In the social-media age, everyone has a platform to voice their opinions. In the past, one had to earn a platform to voice their opinion on their topic of interest, but today social media has provided that to each and every person automatically. This leads to a massive quantity of opinions, personal biases, and potential misinformation. In the age of information, people tend to migrate toward what they most commonly hear and their personal opinions and beliefs can be influenced as a result. The most susceptible to this form of “learning” is the youth and the young professional looking to gain an advantage. In this article I hope to offer some perspective on how to navigate through today’s environment of information overload and help each of you decide how to best pursue your individual goals in your areas of interest.
The main audience demographic of social media is likely teenage to young adult, a susceptible age to believe the message being delivered by those you look up to. Although many attempt to offer quality advice, well-intentioned bad advice is still bad advice. It is important to realize what is unbiased advice and those who have identified themselves with the advice or approach they have adapted. Like many things in life, people respond to different stimulus in different manners. Everyone has a unique history, experiences, and outlook. It is important to keep this in mind while dissecting the advice given by any individual. A highly respected and well known therapist simplified this by stating “N=1”. In the research world, “N” refers to number of subjects in a study. Stating that “N=1” implies that each individual is unique and should be assessed and cared for with that in mind. The first step while looking for quality advice is to be aware that people are unique in their specific needs to reach even the same goal. This includes nutritionally, physically, and mentally. This approach neither disregards or accepts the information, rather it brings awareness to a reality. It allows you to look with a broader lens and assess the big picture of the message being delivered and how it applies to your life circumstances. Far too often the application of the intervention is being missed. The best advice on paper doesn’t necessarily equal the best advice in life due to countless other unique factors.
So if we are all unique, how could a specific program, diet, or protocol work for everyone. Quite simply, it probably cannot. Keep in mind, the goal is likely still the same, it is the methods of achieving it that may need to be adjusted based on each individual. In the past, I use to feel that personal experience trumped all and until you’ve had personal experience with something you didn’t fully understand it. Although I still feel that way to a certain extent, I now feel that experience is just one necessary component to fully understanding a topic. Without it, you are certainly limited. But even with it, there are multiple additional areas that supplement your experience. Taking a step back and integrating your personal experience with applicable, quality information is likely the best approach. But what about the individual who has no personal experience or prior history? How does one navigate through the massive quantity of information? Deciding who is credible, who is invested for financial reasons, who may be biased, or many other factors is a daunting task to tackle. Here is a quick list of Do’s and Don’ts when it comes to getting started:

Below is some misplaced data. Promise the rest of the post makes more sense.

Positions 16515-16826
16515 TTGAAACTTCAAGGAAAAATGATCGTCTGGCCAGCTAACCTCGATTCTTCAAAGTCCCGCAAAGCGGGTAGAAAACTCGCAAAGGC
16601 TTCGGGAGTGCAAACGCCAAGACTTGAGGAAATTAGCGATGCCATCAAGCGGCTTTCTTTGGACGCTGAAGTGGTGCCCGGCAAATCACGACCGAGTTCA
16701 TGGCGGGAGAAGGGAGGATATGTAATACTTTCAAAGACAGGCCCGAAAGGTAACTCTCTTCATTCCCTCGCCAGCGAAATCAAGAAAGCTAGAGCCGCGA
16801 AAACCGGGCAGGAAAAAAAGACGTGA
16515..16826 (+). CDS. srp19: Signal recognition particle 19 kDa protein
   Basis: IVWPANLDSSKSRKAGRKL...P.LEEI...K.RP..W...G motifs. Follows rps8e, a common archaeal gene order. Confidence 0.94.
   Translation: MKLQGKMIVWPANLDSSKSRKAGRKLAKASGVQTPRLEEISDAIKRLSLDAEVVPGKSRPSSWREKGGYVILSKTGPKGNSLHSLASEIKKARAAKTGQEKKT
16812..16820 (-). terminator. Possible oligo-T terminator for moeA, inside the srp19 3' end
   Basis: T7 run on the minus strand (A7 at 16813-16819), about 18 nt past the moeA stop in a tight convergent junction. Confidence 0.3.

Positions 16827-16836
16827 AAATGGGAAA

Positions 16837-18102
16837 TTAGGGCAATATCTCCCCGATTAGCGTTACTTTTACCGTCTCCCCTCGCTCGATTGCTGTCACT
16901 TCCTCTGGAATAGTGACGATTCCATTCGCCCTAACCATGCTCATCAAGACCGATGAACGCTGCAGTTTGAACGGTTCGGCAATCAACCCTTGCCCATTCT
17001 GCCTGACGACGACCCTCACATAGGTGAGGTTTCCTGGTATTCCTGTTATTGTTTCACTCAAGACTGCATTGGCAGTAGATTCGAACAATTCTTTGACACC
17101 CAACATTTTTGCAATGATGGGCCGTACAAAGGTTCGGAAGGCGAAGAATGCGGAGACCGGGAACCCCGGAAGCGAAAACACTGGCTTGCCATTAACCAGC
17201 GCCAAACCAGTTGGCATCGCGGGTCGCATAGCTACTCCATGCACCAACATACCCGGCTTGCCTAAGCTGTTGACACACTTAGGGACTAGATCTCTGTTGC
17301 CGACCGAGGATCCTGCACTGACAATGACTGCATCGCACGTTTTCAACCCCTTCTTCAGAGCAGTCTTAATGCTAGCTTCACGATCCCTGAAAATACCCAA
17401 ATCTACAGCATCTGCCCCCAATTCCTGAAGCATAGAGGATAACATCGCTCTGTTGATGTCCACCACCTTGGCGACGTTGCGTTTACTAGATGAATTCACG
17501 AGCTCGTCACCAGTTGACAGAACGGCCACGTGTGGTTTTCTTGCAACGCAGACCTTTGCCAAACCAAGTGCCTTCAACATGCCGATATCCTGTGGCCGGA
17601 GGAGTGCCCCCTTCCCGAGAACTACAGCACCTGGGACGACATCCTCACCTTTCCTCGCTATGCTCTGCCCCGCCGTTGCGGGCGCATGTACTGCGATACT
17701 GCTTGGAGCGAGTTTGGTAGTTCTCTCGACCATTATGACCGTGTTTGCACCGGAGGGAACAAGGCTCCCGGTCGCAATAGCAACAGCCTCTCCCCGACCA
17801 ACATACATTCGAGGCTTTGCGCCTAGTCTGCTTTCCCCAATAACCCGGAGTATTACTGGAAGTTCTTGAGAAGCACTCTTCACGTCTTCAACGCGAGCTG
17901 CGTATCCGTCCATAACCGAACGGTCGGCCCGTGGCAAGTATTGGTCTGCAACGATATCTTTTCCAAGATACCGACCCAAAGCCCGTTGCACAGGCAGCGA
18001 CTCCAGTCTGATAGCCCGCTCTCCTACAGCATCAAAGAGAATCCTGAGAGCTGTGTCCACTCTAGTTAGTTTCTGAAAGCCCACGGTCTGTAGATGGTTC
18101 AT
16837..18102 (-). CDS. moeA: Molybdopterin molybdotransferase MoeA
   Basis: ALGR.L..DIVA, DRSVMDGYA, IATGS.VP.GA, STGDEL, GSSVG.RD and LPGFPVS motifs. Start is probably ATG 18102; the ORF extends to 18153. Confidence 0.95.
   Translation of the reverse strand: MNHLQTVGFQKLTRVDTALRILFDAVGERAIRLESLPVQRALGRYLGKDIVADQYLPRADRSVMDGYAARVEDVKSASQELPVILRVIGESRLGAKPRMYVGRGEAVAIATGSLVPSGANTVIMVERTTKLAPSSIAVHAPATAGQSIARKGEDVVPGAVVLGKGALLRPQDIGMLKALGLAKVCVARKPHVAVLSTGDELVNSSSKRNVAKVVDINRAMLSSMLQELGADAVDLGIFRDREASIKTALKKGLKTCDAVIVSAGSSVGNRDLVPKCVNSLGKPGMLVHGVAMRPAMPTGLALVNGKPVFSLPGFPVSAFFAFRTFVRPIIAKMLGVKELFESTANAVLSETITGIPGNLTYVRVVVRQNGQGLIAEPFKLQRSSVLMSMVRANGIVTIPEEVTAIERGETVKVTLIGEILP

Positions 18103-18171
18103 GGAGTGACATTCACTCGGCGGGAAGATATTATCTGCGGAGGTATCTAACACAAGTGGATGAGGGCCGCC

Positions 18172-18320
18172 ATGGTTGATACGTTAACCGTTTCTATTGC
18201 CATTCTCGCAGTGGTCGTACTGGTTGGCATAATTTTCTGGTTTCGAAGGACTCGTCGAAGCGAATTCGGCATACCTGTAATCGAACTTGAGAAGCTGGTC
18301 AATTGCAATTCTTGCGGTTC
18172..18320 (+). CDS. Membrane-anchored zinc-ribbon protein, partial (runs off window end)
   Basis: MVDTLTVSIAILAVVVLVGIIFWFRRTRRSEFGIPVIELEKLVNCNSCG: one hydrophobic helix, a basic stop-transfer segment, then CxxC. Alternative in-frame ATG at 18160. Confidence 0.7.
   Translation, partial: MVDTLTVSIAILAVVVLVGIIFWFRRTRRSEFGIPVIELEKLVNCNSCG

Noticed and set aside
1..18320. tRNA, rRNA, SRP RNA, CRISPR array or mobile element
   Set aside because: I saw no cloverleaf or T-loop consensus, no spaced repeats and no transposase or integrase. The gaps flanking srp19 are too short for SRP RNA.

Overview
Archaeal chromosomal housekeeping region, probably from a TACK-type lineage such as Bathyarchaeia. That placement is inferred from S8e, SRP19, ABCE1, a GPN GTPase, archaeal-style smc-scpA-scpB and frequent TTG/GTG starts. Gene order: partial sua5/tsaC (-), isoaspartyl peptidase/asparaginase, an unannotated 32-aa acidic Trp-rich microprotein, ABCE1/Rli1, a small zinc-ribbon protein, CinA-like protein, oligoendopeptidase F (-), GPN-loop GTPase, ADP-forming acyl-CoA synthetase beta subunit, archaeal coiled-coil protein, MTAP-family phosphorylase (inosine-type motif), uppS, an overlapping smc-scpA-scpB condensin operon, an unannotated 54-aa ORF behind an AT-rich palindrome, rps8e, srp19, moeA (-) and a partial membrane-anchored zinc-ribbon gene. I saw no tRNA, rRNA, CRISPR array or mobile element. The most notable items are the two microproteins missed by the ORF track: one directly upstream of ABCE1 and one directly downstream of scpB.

1. Search For Absolutes: One thing you will notice when talking with someone who has spent years in the academic world is that they will use works like “probable” “likely” and “potentially”. This is because they know there aren’t any absolutes in science and/or research. Without getting into the Xs and Os of the research process, there are multiple factors that are taken into account when conducting sound, quality research (disproving the hypothesis that that the two factors being investigated are not different, the power of the study, bias, etc.). Quality research and findings open the door to further expansion and exploration, it is not necessarily an endpoint.
2. Trust Lack Of Experience: Sample size increases the power of a study. Something that weakens a study then, is obviously, a low sample size. This is true for any intervention. Because it works for one, two or even a handful of people does not mean it is applicable or even correct for the general population. Take into consideration your specific needs, and it may be even less likely. It is important to make sure the information you receive has substantial “power” meaning it’s passed the quantity test. In the real world, you can think of this as simply being something that has worked for a large number of people. If it has worked for a large number of people, it likely by default has accounted for variability among individuals.